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Gokirmak, T, Campanale JP, Shipp LE, Moy GW, Tao HC, Hamdoun A.  2012.  Localization and Substrate Selectivity of Sea Urchin Multidrug (MDR) Efflux Transporters. Journal of Biological Chemistry. 287:43876-43883.   10.1074/jbc.M112.424879   AbstractWebsite

In this study, we cloned, expressed and functionally characterized Stronglycentrotus purpuratus (Sp) ATP-binding cassette (ABC) transporters. This screen identified three multidrug resistance (MDR) transporters with functional homology to the major types of MDR transporters found in humans. When overexpressed in embryos, the apical transporters Sp-ABCB1a, ABCB4a, and ABCG2a can account for as much as 87% of the observed efflux activity, providing a robust assay for their substrate selectivity. Using this assay, we found that sea urchin MDR transporters export canonical MDR susbtrates such as calcein-AM, bodipy-verapamil, bodipy-vinblastine, and mitoxantrone. In addition, we characterized the impact of nonconservative substitutions in the primary sequences of drug binding domains of sea urchin versus murine ABCB1 by mutation of Sp-ABCB1a and treatment of embryos with stereoisomeric cyclic peptide inhibitors (QZ59 compounds). The results indicated that two substitutions in transmembrane helix 6 reverse stereoselectivity of Sp-ABCB1a for QZ59 enantiomers compared with mouse ABCB1a. This suggests that subtle changes in the primary sequence of transporter drug binding domains could fine-tune substrate specificity through evolution.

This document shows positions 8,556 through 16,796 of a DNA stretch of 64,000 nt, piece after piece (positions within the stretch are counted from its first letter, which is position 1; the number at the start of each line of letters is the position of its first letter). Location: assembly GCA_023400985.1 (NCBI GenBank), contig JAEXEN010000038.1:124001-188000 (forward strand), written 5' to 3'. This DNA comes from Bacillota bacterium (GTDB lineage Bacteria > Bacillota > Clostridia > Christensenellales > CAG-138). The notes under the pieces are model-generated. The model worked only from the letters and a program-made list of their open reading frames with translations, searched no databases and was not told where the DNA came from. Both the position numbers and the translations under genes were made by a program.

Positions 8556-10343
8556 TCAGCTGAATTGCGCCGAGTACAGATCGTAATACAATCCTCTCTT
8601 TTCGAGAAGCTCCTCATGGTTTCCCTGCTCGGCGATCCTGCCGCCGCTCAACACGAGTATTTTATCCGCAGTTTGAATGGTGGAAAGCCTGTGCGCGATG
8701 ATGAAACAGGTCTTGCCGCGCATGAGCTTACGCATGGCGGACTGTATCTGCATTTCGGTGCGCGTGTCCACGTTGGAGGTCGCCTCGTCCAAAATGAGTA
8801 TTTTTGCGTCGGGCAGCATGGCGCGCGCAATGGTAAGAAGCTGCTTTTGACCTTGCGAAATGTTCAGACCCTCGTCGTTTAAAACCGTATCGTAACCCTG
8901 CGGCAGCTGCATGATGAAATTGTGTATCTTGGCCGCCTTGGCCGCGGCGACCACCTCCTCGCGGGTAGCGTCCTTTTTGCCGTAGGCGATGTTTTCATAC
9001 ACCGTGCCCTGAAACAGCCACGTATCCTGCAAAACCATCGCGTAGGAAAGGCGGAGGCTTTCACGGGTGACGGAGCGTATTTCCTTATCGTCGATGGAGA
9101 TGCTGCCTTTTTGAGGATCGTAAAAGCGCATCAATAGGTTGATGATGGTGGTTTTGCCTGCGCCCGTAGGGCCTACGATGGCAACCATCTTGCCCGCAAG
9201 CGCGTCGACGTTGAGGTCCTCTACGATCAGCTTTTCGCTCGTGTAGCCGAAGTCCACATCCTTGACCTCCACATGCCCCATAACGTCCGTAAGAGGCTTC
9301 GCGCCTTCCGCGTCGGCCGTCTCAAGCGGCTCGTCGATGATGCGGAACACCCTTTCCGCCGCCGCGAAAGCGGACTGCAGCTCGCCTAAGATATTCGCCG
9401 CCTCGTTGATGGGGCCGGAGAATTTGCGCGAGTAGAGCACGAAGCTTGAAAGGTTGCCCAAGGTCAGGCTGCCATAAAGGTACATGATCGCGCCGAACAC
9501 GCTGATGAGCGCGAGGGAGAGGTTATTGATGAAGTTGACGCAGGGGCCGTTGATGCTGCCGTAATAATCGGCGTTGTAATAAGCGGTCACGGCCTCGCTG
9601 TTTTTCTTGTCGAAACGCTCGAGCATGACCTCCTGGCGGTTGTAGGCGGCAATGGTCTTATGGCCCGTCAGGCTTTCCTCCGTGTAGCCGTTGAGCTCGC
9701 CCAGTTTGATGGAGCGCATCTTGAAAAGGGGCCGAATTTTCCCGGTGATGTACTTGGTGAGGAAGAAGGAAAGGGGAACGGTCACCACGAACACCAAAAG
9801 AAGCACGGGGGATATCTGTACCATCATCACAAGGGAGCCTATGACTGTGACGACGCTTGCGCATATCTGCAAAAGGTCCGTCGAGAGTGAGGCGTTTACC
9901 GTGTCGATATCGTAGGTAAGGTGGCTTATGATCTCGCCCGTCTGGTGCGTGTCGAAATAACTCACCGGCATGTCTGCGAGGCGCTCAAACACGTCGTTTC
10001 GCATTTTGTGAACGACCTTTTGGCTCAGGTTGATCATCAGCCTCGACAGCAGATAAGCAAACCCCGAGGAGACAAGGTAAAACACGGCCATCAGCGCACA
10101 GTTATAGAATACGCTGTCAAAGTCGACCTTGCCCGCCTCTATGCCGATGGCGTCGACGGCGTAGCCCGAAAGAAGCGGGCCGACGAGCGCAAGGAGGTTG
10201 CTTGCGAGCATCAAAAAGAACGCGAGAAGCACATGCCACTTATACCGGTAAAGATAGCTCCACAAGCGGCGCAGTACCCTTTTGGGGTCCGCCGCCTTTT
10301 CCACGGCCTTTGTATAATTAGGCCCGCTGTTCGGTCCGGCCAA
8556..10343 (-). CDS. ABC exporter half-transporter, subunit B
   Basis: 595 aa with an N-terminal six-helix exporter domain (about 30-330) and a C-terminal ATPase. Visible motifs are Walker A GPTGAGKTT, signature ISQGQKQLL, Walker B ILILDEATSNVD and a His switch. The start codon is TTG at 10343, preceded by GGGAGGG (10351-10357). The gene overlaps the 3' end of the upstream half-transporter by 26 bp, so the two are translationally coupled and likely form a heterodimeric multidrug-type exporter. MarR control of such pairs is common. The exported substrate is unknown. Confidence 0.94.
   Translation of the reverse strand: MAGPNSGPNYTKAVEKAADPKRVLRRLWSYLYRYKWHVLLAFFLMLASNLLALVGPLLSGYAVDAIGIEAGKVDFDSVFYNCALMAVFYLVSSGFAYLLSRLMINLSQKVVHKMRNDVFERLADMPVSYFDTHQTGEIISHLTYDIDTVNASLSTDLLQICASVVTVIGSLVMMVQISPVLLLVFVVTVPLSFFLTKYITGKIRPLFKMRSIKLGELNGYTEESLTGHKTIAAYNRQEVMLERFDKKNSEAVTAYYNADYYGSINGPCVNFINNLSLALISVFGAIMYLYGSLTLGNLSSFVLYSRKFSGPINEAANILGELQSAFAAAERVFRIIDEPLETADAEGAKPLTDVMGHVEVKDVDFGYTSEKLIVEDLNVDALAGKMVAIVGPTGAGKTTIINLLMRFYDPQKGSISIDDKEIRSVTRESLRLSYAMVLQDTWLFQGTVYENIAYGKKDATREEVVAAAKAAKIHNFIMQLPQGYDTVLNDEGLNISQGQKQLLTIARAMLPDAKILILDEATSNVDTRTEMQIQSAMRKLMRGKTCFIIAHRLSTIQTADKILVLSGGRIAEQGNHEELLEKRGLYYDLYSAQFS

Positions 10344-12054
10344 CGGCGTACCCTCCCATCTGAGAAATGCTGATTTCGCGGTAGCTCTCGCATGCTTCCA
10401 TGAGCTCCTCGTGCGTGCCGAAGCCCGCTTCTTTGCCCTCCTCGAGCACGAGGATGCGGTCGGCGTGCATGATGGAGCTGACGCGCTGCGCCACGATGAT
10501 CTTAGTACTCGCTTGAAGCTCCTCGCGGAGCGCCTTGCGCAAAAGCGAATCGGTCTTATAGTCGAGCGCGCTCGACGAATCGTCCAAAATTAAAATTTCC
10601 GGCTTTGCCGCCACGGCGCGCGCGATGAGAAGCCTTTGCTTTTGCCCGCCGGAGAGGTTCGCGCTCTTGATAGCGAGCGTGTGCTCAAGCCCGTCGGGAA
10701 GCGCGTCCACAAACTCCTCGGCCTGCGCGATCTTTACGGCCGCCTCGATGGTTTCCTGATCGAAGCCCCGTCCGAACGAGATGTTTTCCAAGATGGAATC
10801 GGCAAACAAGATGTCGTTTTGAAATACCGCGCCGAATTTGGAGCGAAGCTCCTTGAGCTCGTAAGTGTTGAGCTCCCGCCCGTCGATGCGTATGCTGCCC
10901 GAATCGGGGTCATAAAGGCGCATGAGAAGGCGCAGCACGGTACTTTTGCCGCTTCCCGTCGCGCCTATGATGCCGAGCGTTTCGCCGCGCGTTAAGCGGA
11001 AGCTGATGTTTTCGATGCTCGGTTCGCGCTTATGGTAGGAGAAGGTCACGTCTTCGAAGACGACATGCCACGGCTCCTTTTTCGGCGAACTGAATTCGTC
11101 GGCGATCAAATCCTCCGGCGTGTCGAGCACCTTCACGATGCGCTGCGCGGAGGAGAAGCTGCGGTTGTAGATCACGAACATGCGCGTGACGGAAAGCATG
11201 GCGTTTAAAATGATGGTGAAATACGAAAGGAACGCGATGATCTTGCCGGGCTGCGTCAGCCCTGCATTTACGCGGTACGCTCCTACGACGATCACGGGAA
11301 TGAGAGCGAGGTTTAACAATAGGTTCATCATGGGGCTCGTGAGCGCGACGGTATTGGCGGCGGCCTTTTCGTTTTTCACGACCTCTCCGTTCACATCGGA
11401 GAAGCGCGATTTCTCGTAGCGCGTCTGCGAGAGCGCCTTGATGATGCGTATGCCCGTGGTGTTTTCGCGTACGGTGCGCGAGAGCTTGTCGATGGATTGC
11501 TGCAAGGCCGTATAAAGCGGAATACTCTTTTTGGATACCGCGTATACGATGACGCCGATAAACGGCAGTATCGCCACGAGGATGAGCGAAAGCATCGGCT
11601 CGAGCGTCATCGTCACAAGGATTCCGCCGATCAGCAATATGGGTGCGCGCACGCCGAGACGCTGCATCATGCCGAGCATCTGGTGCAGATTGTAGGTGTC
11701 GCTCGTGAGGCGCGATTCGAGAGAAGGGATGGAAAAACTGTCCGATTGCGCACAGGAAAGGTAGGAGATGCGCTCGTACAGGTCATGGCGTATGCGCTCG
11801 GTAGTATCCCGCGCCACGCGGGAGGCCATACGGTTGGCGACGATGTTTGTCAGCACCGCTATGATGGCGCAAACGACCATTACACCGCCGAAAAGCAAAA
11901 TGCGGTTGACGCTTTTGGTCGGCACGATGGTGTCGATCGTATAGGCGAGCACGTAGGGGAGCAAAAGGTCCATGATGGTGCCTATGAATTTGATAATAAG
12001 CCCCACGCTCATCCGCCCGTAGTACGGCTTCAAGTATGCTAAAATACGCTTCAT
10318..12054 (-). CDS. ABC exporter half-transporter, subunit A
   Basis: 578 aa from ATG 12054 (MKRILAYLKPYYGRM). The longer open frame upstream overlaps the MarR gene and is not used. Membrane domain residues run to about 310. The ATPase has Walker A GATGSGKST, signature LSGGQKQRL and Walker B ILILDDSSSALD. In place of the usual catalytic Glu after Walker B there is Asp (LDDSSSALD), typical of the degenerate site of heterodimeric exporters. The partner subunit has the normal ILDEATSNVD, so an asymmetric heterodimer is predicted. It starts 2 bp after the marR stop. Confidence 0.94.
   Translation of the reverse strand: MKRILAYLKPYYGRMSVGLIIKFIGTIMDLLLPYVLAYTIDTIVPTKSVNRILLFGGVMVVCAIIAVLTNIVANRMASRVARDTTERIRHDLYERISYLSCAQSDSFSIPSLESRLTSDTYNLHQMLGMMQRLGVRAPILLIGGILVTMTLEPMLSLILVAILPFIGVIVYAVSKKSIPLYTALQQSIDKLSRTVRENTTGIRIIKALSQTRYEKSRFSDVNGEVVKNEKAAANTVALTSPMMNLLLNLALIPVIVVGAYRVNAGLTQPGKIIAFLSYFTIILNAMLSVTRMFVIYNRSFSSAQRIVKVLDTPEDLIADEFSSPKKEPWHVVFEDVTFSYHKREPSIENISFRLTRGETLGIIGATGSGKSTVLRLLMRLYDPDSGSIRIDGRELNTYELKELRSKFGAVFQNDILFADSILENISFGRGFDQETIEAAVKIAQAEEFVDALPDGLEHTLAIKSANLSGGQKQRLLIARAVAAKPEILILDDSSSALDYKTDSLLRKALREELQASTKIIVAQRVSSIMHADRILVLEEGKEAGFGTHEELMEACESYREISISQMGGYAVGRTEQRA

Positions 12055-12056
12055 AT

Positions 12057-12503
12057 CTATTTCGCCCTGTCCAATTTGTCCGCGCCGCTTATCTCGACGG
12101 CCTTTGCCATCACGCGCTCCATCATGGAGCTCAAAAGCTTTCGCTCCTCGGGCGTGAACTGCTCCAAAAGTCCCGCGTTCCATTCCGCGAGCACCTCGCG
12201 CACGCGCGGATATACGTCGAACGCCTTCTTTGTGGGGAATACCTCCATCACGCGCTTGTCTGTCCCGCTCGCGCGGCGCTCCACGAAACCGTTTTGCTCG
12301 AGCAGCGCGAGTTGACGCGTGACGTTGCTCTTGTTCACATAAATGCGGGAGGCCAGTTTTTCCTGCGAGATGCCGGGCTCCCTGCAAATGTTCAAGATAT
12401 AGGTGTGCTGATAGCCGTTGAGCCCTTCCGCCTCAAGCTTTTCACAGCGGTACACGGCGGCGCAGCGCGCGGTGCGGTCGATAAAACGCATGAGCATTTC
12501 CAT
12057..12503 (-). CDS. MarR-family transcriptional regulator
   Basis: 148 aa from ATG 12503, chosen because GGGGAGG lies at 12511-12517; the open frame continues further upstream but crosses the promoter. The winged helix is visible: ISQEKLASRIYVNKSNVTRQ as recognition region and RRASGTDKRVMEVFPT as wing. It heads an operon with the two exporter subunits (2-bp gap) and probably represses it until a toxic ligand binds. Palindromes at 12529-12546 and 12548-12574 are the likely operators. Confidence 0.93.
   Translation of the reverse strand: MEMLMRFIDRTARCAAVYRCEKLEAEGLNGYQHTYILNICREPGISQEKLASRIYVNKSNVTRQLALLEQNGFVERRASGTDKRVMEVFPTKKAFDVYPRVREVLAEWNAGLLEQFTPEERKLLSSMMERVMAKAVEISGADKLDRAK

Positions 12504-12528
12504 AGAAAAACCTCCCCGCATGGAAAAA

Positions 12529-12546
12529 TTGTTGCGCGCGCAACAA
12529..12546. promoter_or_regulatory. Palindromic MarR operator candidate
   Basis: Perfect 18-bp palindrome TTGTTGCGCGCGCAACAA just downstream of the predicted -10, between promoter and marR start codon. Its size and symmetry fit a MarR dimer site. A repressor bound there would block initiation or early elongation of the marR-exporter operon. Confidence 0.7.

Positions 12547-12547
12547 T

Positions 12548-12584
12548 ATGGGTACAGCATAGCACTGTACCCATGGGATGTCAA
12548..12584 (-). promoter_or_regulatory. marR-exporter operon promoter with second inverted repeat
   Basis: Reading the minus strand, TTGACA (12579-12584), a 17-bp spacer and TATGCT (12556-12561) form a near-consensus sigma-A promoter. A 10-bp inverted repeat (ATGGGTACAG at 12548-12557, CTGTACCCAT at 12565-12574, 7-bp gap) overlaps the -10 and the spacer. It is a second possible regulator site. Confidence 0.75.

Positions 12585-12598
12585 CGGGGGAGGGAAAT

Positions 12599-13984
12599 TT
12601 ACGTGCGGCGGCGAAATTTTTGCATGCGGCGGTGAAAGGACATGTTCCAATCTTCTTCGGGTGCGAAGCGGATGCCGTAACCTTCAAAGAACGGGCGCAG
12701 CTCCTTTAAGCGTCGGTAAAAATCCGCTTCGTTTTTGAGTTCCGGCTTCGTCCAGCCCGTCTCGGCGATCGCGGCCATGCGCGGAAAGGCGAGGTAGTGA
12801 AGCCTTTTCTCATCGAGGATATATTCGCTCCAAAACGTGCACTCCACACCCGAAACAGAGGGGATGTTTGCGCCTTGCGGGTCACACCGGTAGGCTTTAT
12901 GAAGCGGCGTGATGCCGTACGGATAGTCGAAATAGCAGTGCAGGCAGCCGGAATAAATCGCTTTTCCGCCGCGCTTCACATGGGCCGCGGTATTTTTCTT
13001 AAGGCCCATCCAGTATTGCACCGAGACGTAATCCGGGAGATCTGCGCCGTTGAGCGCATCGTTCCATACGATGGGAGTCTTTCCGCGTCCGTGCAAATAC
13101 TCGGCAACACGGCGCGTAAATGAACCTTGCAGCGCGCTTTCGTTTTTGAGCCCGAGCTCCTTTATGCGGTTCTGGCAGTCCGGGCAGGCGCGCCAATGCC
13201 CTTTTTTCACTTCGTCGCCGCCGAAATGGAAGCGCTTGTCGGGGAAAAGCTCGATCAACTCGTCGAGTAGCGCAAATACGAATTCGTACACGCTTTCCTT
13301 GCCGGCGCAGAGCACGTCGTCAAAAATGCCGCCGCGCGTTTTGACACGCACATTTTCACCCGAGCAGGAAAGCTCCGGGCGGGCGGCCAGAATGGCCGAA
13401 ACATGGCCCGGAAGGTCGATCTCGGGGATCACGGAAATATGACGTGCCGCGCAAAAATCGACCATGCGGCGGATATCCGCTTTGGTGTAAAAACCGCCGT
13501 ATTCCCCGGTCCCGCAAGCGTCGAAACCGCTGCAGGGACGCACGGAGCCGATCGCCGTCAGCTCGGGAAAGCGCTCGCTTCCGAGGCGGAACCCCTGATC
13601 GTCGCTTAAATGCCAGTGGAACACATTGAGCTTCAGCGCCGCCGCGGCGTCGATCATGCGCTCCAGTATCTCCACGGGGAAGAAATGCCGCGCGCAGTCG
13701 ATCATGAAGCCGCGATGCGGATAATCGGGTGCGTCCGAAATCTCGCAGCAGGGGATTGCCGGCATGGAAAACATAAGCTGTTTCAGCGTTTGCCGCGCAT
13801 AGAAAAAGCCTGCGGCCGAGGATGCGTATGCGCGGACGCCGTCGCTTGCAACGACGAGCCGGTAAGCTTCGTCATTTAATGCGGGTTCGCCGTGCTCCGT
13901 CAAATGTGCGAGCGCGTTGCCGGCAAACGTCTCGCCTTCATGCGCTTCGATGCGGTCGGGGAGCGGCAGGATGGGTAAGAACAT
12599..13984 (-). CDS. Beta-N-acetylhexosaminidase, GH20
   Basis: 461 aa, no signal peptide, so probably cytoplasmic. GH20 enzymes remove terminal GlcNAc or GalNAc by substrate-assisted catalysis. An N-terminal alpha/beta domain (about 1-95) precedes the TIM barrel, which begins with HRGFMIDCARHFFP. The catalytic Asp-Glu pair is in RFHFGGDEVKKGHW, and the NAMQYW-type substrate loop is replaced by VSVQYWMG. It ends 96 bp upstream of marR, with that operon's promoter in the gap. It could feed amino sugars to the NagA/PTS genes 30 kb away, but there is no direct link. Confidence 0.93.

Hamdoun, A, Epel D.  2007.  Embryo stability and vulnerability in an always changing world. Proceedings of the National Academy of Sciences of the United States of America. 104:1745-1750.   10.1073/pnas.0610108104   AbstractWebsite